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  18.  2
    Henry Cowles, The Scientific Method: An Evolution of Thinking from Darwin to Dewey, Cambridge, MA: Harvard University Press, 2020.Greg Priest - 2021 - History and Philosophy of the Life Sciences 43 (3):1-3.
  19.  6
    Ageism in the COVID-19 Pandemic: Age-Based Discrimination in Triage Decisions and Beyond.Jon Rueda - 2021 - History and Philosophy of the Life Sciences 43 (3):1-7.
    Ageism has unfortunately become a salient phenomenon during the COVID-19 pandemic. In particular, triage decisions based on age have been hotly discussed. In this article, I first defend that, although there are ethical reasons to consider the age of patients in triage dilemmas, using age as a categorical exclusion is an unjustifiable ageist practice. Then, I argue that ageism during the pandemic has been fueled by media narratives and unfair assumptions which have led to an ethically problematic group homogenization of (...)
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  20.  10
    The holobiont self: understanding immunity in context.Tamar Schneider - 2021 - History and Philosophy of the Life Sciences 43 (3):1-23.
    Both concepts of the holobiont and the immune system are at the heart of an ongoing scientific and philosophical examination concerning questions of the organism’s individuality and identity as well as the relations between organisms and their environment. Examining the holobiont, the question of boundaries and individuality is challenging because it is both an assemblage of organisms with physiological cohesive aspects. I discuss the concept of immunity and the immune system function from the holobiont perspective. Because of the host-microbial close (...)
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  21.  4
    Aging 4.0? Rethinking the Ethical Framing of Technology-Assisted Eldercare.Mark Schweda & Silke Schicktanz - 2021 - History and Philosophy of the Life Sciences 43 (3):1-19.
    Technological approaches are increasingly discussed as a solution for the provision of support in activities of daily living as well as in medical and nursing care for older people. The development and implementation of such assistive technologies for eldercare raise manifold ethical, legal, and social questions. The discussion of these questions is influenced by theoretical perspectives and approaches from medical and nursing ethics, especially the principlist framework of autonomy, non-maleficence, beneficence, and justice. Tying in with previous criticism, the present contribution (...)
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  22.  4
    Seeing the Value of Experiential Knowledge Through COVID-19.Ylva Söderfeldt, Jane Macnaugthon, Anna Hallberg, Mariacarla Gadebusch Bondio, Hannah Bradby & Sarah Atkinson - 2021 - History and Philosophy of the Life Sciences 43 (3):1-4.
    Seeing the entwinement of social and epistemic challenges through COVID, we discuss the perils of simplistic appeals to ‘follow the science’. A hardened scientism risks excarbating social conflict and fueling conspiracy beliefs. Instead, we see an opportunity to devise more inclusive medical knowledge practices through endorsing experiential knowledge alongside traditional evidence types.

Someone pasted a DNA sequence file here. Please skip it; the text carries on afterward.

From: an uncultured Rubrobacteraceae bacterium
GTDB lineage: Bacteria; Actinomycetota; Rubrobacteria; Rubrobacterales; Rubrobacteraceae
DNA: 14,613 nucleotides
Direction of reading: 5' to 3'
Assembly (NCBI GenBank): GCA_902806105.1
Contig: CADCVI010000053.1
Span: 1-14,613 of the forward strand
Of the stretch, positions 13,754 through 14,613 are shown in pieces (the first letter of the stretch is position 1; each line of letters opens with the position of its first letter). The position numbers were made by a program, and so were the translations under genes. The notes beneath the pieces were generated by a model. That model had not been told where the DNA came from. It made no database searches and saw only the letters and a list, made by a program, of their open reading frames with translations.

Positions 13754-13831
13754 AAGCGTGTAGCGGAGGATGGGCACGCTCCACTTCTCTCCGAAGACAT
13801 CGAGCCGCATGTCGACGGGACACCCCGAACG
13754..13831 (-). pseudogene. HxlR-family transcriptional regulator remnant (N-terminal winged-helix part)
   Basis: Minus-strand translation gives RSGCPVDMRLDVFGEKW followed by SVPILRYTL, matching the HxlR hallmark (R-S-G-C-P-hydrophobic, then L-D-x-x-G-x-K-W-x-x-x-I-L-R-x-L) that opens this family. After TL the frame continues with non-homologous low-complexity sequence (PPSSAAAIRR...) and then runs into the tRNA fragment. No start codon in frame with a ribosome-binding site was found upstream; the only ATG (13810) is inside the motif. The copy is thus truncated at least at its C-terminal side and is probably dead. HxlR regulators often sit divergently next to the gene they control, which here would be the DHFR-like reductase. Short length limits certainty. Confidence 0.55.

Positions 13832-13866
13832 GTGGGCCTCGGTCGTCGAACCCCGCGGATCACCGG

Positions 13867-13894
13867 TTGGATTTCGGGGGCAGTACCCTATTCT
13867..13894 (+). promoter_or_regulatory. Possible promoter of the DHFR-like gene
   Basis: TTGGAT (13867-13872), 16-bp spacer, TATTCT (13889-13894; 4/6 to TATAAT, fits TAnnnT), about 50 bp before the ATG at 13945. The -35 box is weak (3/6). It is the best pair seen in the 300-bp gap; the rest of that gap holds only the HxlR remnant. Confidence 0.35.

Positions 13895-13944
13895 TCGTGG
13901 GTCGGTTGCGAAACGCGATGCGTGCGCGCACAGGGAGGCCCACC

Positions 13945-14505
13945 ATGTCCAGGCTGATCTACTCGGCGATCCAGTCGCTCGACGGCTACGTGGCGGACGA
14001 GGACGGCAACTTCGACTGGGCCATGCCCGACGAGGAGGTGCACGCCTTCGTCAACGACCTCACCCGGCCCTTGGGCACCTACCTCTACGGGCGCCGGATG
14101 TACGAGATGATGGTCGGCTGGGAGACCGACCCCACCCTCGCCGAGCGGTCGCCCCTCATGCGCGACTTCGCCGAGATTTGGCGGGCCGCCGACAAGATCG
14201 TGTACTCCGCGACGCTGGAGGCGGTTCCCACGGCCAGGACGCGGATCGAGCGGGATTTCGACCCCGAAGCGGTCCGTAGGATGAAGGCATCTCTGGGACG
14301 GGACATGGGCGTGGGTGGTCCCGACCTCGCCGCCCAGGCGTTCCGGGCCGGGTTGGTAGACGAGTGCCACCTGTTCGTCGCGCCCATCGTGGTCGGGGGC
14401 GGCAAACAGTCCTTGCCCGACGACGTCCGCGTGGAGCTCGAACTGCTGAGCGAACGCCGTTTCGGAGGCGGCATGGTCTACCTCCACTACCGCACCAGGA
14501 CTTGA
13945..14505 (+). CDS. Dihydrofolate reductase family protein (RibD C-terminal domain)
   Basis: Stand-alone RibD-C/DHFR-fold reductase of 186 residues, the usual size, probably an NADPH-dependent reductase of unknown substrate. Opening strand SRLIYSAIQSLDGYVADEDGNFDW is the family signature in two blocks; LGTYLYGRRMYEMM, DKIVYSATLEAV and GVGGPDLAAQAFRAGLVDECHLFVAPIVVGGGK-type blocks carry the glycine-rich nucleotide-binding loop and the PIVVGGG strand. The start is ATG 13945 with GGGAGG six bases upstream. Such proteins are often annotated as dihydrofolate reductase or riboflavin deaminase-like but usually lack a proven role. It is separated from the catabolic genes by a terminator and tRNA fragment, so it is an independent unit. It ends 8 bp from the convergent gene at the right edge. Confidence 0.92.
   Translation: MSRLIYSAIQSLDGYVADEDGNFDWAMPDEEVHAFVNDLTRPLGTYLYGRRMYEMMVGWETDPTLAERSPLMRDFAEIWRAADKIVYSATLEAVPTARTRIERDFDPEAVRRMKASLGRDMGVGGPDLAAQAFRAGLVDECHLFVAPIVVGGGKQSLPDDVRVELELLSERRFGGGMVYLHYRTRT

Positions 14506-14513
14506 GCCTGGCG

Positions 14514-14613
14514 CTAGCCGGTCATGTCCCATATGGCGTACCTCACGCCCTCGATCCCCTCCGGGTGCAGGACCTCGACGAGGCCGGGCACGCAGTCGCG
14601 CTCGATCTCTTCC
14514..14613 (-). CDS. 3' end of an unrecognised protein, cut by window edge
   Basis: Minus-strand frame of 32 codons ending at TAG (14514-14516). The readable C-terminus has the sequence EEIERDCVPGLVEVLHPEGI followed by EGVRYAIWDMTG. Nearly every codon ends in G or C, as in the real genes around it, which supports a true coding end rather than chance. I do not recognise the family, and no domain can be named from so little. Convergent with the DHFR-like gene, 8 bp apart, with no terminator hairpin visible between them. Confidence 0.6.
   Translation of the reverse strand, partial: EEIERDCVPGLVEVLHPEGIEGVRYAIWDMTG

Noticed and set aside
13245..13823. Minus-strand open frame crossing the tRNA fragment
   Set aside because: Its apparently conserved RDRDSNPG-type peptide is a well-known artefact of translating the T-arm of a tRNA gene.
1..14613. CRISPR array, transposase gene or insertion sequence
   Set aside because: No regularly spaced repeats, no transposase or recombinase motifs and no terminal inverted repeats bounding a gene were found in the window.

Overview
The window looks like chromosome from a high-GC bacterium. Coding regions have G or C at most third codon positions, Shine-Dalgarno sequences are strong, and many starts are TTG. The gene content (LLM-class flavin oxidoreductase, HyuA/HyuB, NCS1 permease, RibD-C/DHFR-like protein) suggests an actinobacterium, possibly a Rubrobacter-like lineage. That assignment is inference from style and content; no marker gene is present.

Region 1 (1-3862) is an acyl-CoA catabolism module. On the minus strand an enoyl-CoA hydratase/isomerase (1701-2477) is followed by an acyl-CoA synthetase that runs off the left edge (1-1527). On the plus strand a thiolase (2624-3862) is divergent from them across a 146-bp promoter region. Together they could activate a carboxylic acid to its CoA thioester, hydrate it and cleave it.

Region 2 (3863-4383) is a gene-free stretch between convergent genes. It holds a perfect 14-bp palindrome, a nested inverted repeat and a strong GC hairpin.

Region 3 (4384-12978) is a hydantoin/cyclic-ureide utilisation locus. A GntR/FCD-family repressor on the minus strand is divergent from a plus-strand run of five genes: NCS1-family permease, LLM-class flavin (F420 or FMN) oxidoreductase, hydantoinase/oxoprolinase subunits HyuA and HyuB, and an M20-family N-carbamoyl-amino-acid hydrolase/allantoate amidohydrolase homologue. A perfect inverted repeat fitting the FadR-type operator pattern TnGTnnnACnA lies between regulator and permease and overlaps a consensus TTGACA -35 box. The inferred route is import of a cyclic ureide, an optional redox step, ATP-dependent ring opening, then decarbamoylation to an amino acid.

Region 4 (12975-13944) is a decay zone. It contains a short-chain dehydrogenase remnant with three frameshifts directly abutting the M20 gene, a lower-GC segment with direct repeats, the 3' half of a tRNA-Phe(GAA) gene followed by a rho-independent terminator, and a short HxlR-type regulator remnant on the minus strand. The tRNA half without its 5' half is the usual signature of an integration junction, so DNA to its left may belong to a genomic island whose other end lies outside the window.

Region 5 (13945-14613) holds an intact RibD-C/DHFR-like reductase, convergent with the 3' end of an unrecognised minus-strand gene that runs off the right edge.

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  23.  2
    Pierre M. Durand, The Evolutionary Origins of Life and Death, Chicago & London: The University of Chicago Press, 2021.Javier Suárez - 2021 - History and Philosophy of the Life Sciences 43 (3):1-3.
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  24.  5
    Cycles and Circulation: A Theme in the History of Biology and Medicine.Lucy van de Wiel, Mathias Grote, Peder Anker, Warwick Anderson, Ariane Dröscher, Hans-Jörg Rheinberger, Lynn K. Nyhart, Guido Giglioni, Maaike van der Lugt, Shigehisa Kuriyama, Christiane Groeben, Janet Browne, Staffan Müller-Wille & Nick Hopwood - 2021 - History and Philosophy of the Life Sciences 43 (3):1-39.
    We invite systematic consideration of the metaphors of cycles and circulation as a long-term theme in the history of the life and environmental sciences and medicine. Ubiquitous in ancient religious and philosophical traditions, especially in representing the seasons and the motions of celestial bodies, circles once symbolized perfection. Over the centuries cyclic images in western medicine, natural philosophy, natural history and eventually biology gained independence from cosmology and theology and came to depend less on strictly circular forms. As potent ‘canonical (...)
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  25.  2
    What’s in a Name? From “Fluctuation Fit” to “Conformational Selection”: Rediscovery of a Concept.Beáta G. Vértessy & Ferenc Orosz - 2021 - History and Philosophy of the Life Sciences 43 (3):1-21.
    Rediscoveries are not rare in biology. A recent example is the re-birth of the "fluctuation fit" concept developed by F. B. Straub and G. Szabolcsi in the sixties of the last century, under various names, the most popular of which is the "conformational selection". This theory offers an alternative to the "induced fit" concept by Koshland for the interpretation of the mechanism of protein—ligand interactions. A central question is whether the ligand induces a conformational change or rather selects and stabilizes (...)
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  26.  1
    Reevaluating the Grandmother Hypothesis.Aja Watkins - 2021 - History and Philosophy of the Life Sciences 43 (3):1-29.